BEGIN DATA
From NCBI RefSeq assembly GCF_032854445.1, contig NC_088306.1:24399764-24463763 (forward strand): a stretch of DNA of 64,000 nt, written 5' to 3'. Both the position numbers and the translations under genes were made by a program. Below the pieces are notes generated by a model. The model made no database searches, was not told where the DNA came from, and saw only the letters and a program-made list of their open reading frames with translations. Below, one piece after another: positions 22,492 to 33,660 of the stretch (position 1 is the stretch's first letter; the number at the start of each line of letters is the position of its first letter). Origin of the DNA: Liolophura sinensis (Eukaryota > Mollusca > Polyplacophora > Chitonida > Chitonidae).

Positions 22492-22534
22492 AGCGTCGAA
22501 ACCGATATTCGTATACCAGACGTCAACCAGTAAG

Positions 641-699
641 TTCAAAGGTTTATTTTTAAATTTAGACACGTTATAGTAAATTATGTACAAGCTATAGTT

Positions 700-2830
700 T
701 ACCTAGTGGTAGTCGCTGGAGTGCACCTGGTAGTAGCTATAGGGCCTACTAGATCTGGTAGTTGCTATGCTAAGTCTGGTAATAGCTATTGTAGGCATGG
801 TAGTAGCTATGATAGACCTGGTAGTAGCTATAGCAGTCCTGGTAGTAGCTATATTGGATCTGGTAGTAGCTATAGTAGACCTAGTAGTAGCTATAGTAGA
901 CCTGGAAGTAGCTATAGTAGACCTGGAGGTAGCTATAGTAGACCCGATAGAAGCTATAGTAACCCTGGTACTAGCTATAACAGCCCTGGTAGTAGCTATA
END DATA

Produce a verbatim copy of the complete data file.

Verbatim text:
From NCBI RefSeq assembly GCF_032854445.1, contig NC_088306.1:24399764-24463763 (forward strand): a stretch of DNA of 64,000 nt, written 5' to 3'. Both the position numbers and the translations under genes were made by a program. Below the pieces are notes generated by a model. The model made no database searches, was not told where the DNA came from, and saw only the letters and a program-made list of their open reading frames with translations. Below, one piece after another: positions 22,492 to 33,660 of the stretch (position 1 is the stretch's first letter; the number at the start of each line of letters is the position of its first letter). Origin of the DNA: Liolophura sinensis (Eukaryota > Mollusca > Polyplacophora > Chitonida > Chitonidae).

Positions 22492-22534
22492 AGCGTCGAA
22501 ACCGATATTCGTATACCAGACGTCAACCAGTAAG

Positions 641-699
641 TTCAAAGGTTTATTTTTAAATTTAGACACGTTATAGTAAATTATGTACAAGCTATAGTT

Positions 700-2830
700 T
701 ACCTAGTGGTAGTCGCTGGAGTGCACCTGGTAGTAGCTATAGGGCCTACTAGATCTGGTAGTTGCTATGCTAAGTCTGGTAATAGCTATTGTAGGCATGG
801 TAGTAGCTATGATAGACCTGGTAGTAGCTATAGCAGTCCTGGTAGTAGCTATATTGGATCTGGTAGTAGCTATAGTAGACCTAGTAGTAGCTATAGTAGA
901 CCTGGAAGTAGCTATAGTAGACCTGGAGGTAGCTATAGTAGACCCGATAGAAGCTATAGTAACCCTGGTACTAGCTATAACAGCCCTGGTAGTAGCTATA